Figure 3
figure3

(left) Boxplot of overall percentage accuracy (all participants), (right) accuracy per group (outliers labeled).

When examining the results on a per-ECG basis using a McNemar’s chi-squared for repeated measures data (Table 3), a difference between the history and no-history group can be seen in the LBBB stimuli. The history for this ECG - “65 year old male. Smoker. Sweaty. Vomiting. Discomfort in jaw and shoulders”, describes a potential acute coronary syndrome. And LBBB in the presence of chest pain should be treated as a medical emergency3.

Table 3 Results of McNemar’s chi-squared test per ECG on accuracy of interpretation between history and no-history groups.

Fixation duration

Mean fixation duration – the average length of a single fixation – can be used as a proxy for cognitive load, where longer fixations indicate increased cognitive load20. The mean fixation duration did not differ significantly between the two groups when compared with a Wilcoxon test with Bonferroni correction (α = 0.005) (Figure. 4 and Table 4), suggesting that the presence of clinical history had no significant impact on the cognitive load entailed in interpreting the ECG.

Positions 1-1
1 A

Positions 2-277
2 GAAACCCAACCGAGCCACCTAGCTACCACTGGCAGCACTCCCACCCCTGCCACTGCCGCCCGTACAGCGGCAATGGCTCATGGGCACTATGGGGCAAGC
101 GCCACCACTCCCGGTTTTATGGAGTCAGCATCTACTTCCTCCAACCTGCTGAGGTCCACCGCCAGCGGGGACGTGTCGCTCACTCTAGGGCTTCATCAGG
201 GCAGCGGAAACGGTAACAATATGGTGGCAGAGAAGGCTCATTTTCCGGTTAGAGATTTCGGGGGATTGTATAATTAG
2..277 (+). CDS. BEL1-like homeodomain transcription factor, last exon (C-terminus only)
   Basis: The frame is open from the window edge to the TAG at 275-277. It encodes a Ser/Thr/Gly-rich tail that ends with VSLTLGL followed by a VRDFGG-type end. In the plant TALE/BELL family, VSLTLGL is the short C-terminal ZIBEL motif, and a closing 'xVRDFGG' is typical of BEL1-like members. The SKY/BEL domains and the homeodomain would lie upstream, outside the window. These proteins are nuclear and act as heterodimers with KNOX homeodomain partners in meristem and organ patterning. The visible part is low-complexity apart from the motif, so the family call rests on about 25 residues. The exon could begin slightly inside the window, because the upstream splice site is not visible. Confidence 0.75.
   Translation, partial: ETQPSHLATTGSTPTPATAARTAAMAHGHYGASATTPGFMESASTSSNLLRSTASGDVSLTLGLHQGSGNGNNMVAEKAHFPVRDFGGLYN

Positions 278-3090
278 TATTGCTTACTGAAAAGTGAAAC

Figure 4
figure4

Mean fixation duration for both conditions per ECG (error bars = SE).

Table 4 Results of Wilcoxon tests, comparing fixation count and duration between the history and no-history groups.

Fixation count

A Wilcoxon test with Bonferroni correction (α = 0.005) was also carried out on the frequency of fixations (fixation count) for the history and no-history conditions. No significant differences were found between the conditions in any of the ECGs (Figure. 5 and Table 4).

Figure 5
figure5

Mean fixation count for both conditions per ECG (error bars = SE).

Permutation tests

In order to determine if the differences in transitional behavior represent real differences between the groups, permutation tests were used to see if there was something “special” about the initial group differences when compared to the differences in groups generated at random with a permutation test. When comparing visual transitions in the history and no history conditions (Table 5), we see that significant differences are detected when using the grid cells as AOIs, but not the leads. The largest noticeable differences were seen in the subgroup analysis that compared accuracy sub-groups between the primary history and no-history groups. This was the case for: